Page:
Bristol people’s Royal right to live in Dublin

Bristol people Royal right live Dublin
Henry II Charter Dublin

Why Bristol people have a Royal right to live in Dublin

The people of Bristol – who voted nearly 62 per cent to remain in the EU in last year’s referendum – learned last month that they actually have an 846- year-old “right” to live in Dublin, courtesy of a five inch by six and half inches Royal Charter kept in Dublin’s City Archives.

The existence of the charter was disclosed to South Bristol MP Karin Smyth last week in the Commons just before Christmas. It dates back to 1170 and Richard de Clare, better known as ‘Strongbow’ who seized Dublin Castle.

The King of England and Ireland, Henry II, feared he would declare an independent Irish kingdom so went to Bristol, which had close trading links with Dublin, and persuaded its merchants to financed a fleet of ships to travel to Ireland as a show of force.

Bristol people Royal right live Dublin
Henry-II

He held court in Dublin from November 1171 to February 1172 during which time he proclaimed as a reward to the people of Bristol, in his Royal Charter, that from that day forth, anyone living in Bristol also had the right – bestowed by the Crown – to live in Dublin.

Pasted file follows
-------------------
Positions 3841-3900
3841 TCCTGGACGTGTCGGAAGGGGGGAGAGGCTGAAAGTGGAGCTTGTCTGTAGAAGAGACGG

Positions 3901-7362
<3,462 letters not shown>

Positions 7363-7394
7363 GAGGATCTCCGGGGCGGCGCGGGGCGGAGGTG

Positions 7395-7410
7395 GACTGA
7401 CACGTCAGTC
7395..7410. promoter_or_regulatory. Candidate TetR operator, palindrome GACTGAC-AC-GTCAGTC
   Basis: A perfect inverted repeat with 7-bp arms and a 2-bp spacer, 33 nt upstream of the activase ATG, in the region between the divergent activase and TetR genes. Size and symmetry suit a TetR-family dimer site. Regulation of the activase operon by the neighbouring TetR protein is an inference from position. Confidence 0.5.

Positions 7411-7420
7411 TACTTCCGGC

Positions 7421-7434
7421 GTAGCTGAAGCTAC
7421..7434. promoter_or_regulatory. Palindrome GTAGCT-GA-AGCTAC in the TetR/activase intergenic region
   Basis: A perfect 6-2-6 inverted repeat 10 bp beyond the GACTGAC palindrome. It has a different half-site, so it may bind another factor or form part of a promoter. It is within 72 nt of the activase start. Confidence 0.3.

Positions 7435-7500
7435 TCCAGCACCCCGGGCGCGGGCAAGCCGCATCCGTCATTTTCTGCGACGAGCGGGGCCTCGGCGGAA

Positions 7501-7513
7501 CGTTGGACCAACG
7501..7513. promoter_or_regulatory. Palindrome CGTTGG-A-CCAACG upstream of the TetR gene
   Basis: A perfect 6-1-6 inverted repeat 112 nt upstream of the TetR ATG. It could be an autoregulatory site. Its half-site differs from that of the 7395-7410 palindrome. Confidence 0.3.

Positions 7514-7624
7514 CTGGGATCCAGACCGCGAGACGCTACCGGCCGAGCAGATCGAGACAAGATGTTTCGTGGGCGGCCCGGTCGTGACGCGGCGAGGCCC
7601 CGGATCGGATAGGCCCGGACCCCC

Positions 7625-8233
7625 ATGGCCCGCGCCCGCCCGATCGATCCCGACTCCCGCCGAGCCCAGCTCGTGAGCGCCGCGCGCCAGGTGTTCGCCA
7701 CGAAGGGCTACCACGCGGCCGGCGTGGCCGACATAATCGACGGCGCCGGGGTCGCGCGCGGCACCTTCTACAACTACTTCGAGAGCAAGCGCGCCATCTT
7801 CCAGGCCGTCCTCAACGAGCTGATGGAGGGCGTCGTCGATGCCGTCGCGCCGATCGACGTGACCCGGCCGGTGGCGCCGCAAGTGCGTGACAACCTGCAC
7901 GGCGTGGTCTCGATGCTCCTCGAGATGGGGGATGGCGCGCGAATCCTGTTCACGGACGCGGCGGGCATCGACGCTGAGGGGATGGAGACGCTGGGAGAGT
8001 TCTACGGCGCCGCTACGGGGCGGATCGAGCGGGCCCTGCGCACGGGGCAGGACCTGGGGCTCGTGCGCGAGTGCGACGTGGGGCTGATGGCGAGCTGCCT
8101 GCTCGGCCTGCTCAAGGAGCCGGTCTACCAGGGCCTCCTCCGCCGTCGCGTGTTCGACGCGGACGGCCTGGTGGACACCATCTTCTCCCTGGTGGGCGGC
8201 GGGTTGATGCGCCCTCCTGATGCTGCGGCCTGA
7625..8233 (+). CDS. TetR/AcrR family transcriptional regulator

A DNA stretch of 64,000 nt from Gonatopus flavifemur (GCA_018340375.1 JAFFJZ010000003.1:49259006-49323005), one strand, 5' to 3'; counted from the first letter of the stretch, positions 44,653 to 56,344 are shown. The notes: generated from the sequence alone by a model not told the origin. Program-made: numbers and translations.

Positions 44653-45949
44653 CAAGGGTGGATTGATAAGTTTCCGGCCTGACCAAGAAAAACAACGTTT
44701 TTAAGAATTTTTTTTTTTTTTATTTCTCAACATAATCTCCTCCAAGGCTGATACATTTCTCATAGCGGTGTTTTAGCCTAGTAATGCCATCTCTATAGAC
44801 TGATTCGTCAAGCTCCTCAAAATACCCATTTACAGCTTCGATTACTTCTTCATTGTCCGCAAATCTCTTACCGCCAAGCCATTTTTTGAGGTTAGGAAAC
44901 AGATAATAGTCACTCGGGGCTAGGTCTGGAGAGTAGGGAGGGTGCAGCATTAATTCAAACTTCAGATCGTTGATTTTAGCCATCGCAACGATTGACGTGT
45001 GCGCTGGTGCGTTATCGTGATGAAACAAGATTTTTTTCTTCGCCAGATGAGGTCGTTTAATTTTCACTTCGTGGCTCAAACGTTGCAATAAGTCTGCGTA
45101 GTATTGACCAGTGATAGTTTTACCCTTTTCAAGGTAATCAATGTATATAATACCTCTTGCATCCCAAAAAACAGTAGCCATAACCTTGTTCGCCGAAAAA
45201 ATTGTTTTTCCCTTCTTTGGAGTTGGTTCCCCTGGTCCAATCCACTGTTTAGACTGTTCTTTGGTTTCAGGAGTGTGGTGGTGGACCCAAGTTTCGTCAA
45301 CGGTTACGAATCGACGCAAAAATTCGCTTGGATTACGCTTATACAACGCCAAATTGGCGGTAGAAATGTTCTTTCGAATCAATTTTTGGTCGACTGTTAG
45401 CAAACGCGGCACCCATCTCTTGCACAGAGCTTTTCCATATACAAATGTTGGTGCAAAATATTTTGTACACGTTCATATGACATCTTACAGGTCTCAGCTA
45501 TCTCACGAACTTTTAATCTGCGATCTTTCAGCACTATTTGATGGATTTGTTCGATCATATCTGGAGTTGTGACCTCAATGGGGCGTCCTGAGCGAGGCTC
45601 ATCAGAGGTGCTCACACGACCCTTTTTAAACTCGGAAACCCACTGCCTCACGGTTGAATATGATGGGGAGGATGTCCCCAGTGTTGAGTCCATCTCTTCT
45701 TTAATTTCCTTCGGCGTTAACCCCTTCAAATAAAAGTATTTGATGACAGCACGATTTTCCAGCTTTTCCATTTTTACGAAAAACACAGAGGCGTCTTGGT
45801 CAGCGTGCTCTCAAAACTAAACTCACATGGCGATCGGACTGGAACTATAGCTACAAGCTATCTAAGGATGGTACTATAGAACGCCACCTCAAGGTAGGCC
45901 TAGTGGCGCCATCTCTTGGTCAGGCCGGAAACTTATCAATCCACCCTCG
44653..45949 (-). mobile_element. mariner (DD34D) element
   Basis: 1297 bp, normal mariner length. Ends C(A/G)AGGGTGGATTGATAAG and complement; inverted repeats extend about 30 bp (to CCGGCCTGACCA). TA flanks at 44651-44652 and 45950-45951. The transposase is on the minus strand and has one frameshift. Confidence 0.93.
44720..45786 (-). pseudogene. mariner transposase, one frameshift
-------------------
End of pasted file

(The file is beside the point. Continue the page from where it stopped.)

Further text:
It effectively made Dublin a colony of Bristol. It meant Bristol’s merchants could establish trading posts in their major trading partner and, more importantly for Henry, wield some influence over Strongbow. Both were cities of similar size of approximately 10,000 people.

Today Bristol is a city of some 450,000 people. Today Dublin City and County has a population of 1,273,069 or 1.8 million people if you count the Greater Dublin Area, a region comprising Dublin and the counties of Meath, Kildare and Wicklow. This is set to grow to 2.2 million by 2031.

Although Ireland broke away from Britain in 1922 and from the Commonwealth in 1949 the charter has never actually been rescinded.

Dublin city Archives says: “The charter is written right through, leaving no room for additions, a measure taken to prevent fraud. “It is truly remarkable that such a small and fragile document has survived eight centuries of use.

“The most likely explanation is the charter’s evidential value in legal cases and the reverse is covered with annotations relating to cases where the charter was submitted to prove a point.

“It now resides in a purpose- made case in the Special Strongroom at Dublin City Library & Archive.”


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